What to try this season when you run outta willpower

written by Erica Quam

You're in the middle of your season. You've been on the road and when you've been home you've spent your weekends hosting recruits and their parents. You're tired, overwhelmed, and definitely ready for a break.

And...you're quite proud of yourself this season...at least so far. You've been doing well with your personal goals of working out 3-4 times a week, eating (relatively) healthy, and shutting down your laptop before 11pm. 

Yet, you still feel 'edgy'. Like you're on the brink of exploding - either on your assistant (if they ask you the same damn question, one more time) or one of your athletes (who knows what buttons to push and when to push them to put you right over your edge).

You're holding it together...and yet..there's this undercurrent of frustration simmering right under the surface that could show it's ugly face any moment.

Do you ever wonder why that is? 

You're doing all the stuff you think you're supposed to be doing to take care of yourself...and yet, you still feel things could easily get out of control.

That's because this kind of self care takes willpower. And willpower takes energy. 

I believe the best way to improve self-control is to see how and why you lose control. Knowing how you are likely to give in doesn’t, as many people fear, set yourself up for failure. It allows you to support yourself and avoid traps that lead to willpower failures.
— Kelly McGonigal

During the midst of a long season, at some point something may have to give. How do you keep it all together?

I've been reading the book, The Willpower Instinct: How Self-Control Works, Why It Matters, and What You Can Do to Get More of It by Kelly McGonigal, Ph.D. who teaches a course at Stanford called, "The Science of Willpower"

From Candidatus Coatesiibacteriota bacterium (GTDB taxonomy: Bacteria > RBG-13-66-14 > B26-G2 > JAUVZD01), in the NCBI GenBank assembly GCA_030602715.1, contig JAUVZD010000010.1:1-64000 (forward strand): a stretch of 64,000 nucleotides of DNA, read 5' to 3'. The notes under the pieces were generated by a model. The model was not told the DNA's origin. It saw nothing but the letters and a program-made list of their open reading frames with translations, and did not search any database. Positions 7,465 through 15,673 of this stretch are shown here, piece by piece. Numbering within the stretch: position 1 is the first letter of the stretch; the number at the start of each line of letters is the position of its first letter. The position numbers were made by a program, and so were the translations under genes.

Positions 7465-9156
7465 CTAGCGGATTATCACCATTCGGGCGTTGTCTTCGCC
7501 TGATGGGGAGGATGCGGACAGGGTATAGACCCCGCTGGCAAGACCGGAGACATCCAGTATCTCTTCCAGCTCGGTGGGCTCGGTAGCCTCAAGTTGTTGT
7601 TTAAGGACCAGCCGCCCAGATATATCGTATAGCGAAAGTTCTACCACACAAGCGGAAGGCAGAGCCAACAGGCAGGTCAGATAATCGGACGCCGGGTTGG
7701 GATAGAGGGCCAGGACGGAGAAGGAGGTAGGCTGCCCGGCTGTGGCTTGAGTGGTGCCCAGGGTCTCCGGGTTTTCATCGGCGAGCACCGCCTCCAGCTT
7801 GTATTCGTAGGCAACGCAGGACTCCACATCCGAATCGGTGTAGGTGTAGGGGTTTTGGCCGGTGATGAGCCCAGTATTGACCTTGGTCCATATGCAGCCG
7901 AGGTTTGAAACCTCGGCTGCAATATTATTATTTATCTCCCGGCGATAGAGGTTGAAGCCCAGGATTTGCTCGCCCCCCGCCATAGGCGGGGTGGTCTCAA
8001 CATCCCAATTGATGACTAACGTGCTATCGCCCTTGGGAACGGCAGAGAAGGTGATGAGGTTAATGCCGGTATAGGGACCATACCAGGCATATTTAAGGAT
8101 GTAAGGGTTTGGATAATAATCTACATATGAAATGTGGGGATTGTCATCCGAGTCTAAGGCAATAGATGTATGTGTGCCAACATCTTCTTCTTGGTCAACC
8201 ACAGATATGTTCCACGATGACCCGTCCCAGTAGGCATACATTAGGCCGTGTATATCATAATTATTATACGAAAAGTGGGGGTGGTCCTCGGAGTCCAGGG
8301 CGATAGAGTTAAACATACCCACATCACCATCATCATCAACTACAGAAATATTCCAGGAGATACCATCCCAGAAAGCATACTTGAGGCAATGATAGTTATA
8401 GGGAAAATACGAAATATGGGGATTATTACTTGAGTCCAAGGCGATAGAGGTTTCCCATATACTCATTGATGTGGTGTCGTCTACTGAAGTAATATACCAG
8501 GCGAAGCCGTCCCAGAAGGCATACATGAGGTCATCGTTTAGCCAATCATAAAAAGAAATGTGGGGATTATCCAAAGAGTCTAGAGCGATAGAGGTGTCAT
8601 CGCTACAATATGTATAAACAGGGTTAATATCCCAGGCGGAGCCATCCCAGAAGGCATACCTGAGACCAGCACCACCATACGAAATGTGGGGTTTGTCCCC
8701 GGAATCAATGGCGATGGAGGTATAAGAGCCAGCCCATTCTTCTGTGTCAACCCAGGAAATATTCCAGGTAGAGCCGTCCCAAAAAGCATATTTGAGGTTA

Here are three things I've learned so far that can be applied to what you do as a coach:

1. "I will", "I won't", or "I want"

Apply the strategies you'll learn here to ONE of these three challenges:

  • The "I will" challenge - choose something you'd like to do more of or stop putting off, because you know doing it will make your life better. 
  • The "I won't" challenge, think about the the one thing you do that is undermining your health, happiness, or success.
  • The "I want challenge, prioritize the most important long-term goal you'd like to spend your energy on. Then, figure out an immediate "want" that's likely to derail you from reaching this goal.

Experiment: Once you've chosen ONE, track your willpower choices. Even for one day. Try to notice what decisions you're making based on which challenge you've chosen. 

2. Willpower is a biological instinct, like stress, that evolved to help us protect ourselves from ourselves. 

Stress can lead to a fight or flight response - when your brain senses an external threat. A stress response speeds you up. Willpower is a pause-and-plan response - and your brain may sense an internal threat. A willpower response slows you down. (Isn't it interesting that these two responses are a paradox of one another?)

Willpower tries to protect you from yourself. It keeps you from making a bad decision or saying something you'll immediately regret. When you're in a H.A.L.T. situation (you're hungry, angry, lonely, or tired) you've got to be all the more careful. It's HARD! Because you have to tap into even more willpower NOT to blow up at a time when you're lowest on energy.

Experiment: Teach people around you what H.A.L.T. means and what you need - specifically - when you're in this place. Maybe you're like the candy bar commercial...you're Betty White and just need a Snickers Bar. Maybe you need to step outside and get a breath of fresh air. Maybe you need five minutes alone in your office with the lights off to lie down, breathe, and put your legs up the wall. 

Teach others what you need when you're in this space so you can pause long enough to keep the peace.

3. Willpower is like a muscle

Self-control gets tired from use, and regular exercise can make it stronger.

Just like training your athletes, if you increase volume and intensity too fast, it will lead to overtraining. 

So, if you set your goals too high when you change an old habit, you're more likely to get overwhelmed and give up sooner. Look for small ways to transform these patterns that strengthen willpower - and don't overwhelm you completely. 

Another interesting note is how self control tends to dwindle throughout the day. 

Experiment: keep track of your willpower this week and pay close attention to when you're the strongest and when you're the weakest.

Which of these three experiments will you commit to playing with this week (remember...it's about progress and awareness, not perfection). Write your number in the comments below for more accountability!